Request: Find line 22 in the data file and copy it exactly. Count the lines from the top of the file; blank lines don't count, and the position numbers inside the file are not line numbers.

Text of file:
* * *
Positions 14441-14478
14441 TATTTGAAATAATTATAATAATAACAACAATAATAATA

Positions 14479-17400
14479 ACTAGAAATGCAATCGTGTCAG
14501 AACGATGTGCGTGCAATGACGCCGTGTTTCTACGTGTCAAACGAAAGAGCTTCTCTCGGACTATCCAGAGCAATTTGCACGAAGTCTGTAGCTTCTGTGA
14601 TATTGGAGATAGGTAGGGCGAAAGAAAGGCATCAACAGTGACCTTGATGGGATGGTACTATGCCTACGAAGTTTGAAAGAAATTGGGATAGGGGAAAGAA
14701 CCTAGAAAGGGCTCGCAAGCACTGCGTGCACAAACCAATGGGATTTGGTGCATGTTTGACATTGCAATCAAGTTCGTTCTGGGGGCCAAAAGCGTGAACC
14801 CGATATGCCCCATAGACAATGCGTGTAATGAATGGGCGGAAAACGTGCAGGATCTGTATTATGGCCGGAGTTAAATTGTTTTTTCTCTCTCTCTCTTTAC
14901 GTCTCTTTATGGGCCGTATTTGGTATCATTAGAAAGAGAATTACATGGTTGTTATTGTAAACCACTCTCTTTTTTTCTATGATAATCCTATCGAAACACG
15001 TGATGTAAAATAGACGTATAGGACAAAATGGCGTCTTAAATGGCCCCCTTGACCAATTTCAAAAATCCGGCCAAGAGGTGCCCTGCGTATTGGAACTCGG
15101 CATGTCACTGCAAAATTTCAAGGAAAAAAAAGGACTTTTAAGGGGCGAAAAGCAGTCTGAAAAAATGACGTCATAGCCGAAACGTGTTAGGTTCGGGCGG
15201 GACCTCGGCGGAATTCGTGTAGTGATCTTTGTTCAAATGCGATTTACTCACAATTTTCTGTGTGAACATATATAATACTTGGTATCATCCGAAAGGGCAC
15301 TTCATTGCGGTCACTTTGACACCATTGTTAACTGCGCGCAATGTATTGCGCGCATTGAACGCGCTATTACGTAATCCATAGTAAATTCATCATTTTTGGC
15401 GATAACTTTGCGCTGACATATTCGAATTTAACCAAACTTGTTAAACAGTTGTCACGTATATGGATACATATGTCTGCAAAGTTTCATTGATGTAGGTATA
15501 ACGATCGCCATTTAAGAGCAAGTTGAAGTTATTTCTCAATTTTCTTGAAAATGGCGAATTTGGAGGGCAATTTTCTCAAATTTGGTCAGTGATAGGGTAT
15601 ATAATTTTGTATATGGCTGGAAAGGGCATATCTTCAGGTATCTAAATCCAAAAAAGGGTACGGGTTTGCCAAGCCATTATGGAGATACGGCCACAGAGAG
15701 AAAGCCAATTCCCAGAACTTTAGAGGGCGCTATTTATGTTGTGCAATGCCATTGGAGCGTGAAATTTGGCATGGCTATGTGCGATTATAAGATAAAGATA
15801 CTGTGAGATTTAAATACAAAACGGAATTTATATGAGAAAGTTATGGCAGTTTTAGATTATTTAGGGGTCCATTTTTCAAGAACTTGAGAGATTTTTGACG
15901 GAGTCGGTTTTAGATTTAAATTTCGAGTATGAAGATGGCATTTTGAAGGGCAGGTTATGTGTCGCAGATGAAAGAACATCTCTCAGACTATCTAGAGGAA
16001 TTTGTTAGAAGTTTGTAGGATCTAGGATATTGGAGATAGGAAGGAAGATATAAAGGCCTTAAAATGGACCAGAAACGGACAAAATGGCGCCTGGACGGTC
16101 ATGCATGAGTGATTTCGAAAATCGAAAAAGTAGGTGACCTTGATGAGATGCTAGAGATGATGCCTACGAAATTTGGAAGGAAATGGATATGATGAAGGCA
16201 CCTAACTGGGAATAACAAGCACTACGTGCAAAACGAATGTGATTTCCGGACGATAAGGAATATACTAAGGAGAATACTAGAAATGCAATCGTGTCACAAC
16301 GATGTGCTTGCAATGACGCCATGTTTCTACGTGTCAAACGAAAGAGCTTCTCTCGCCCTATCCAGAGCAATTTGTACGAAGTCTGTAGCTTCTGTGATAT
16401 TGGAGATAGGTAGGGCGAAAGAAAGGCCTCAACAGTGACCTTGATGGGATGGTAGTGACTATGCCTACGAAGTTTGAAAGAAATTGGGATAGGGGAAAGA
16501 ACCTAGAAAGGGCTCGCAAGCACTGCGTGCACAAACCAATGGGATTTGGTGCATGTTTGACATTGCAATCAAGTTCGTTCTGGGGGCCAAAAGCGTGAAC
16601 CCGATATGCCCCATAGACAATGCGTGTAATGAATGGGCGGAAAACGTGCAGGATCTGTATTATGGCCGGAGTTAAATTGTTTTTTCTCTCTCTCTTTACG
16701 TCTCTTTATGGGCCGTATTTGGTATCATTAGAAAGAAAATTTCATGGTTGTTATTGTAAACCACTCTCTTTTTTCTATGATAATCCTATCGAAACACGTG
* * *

16201 CCTAACTGGGAATAACAAGCACTACGTGCAAAACGAATGTGATTTCCGGACGATAAGGAATATACTAAGGAGAATACTAGAAATGCAATCGTGTCACAAC